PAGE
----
DEREK ROYDEN – In the years ahead, as climate change truly takes hold, wealthier nations are going to have to make even more difficult decisions about what to do about those fleeing unlivable situations. Unfortunately, as the story of the SS St. Louis and more contemporary reactions to migration show, we don’t have a very good track record in this regard. Can we repair our historical amnesia enough to not only avoid committing moral outrage, but once again strengthening our societies by welcoming immigrants and refugees?
NORMAN SOLOMON – When Daniel Ellsberg died on Friday, June 16, 2023, the world lost a transcendent whistleblower with a powerful ethos of compassion and resolve.
APRIL M. SHORT – How Paicines Ranch in California works to bring business and investment up to date with our times and closer to nature—prioritizing ecosystem health, habitat, and the sequestration of carbon through soil practices.
PATTY DURAND – Urgent utility business model reforms are needed to create a 21st-century, people-centered grid that delivers affordable fossil-free solutions.
TANUPRIYA SINGH – “When big corporations have been given free rein to loot, and the government itself is standing on the backs of these corporations, what can the people do? They have no other path but that of struggle.”
CARLTON REID – Cyclists are now the “single largest vehicular mode counted during peak times on City streets,” says a report to the transportation committee of the City of London Corporation, the municipal governing body of London’s square mile.
RICHARD HEINBERG – Sure, the end of economic expansion and population growth is a challenging prospect. But it’s not nearly as daunting as the crisis we are setting up for ourselves if we continue to destroy nature through wasteful consumption and pollution. China’s slowdown is a welcome opportunity for global leaders and policymakers to get our priorities straight and set ourselves on a path of sustainable happiness and well-being.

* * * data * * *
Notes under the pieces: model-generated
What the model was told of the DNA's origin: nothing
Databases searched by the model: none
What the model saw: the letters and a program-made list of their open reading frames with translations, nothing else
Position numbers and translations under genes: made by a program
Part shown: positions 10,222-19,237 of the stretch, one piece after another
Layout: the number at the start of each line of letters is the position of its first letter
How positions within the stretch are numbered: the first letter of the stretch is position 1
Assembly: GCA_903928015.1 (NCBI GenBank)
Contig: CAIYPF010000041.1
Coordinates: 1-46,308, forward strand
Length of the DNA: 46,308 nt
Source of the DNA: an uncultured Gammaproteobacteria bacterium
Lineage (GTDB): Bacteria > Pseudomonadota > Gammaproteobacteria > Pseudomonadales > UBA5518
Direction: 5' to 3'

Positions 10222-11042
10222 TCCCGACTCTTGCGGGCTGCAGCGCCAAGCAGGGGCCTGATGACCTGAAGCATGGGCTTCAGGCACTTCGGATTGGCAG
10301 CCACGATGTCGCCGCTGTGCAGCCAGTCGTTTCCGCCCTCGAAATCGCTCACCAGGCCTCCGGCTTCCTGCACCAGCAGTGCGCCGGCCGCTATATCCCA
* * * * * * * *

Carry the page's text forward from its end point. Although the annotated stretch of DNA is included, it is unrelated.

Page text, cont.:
JONATHAN KLATE – “Wokeness” is what folks on the political right love to declare themselves as being against these days. But, what is it, really, that they oppose?
TOM CONWAY – Citizens, teachers and other union members harness the power of the written word to unify and bolster their hometowns, but Florida Governor Ron DeSantis opts to weaponize books in an attempt to divide and dominate.
DAMIAN CARRINGTON – The influential academic, Prof. Mark Jacobson, says renewables alone can halt climate crisis, with technologies such as carbon capture expensive wastes of time.
APRIL M. SHORT – Efforts by governments and cities across the nation to defund the public library indicate a misunderstanding of the essential role that libraries play.
JACO PRINSLOO – “Wild Coast communities [of South Africa] are using the courts to fight for the right to determine what happens in their territory and [to strengthen] their hand in a country heavily marred by colonialism.”
ALFRED MEYER – To protect ourselves from the dangers of the nuclear enterprise, we need to stop the nuclear weapons and nuclear power reactor programs—a tall order, for sure. But if we seek success in our efforts, we are well advised to understand the forces we are engaging with. It is all about nuclear weapons.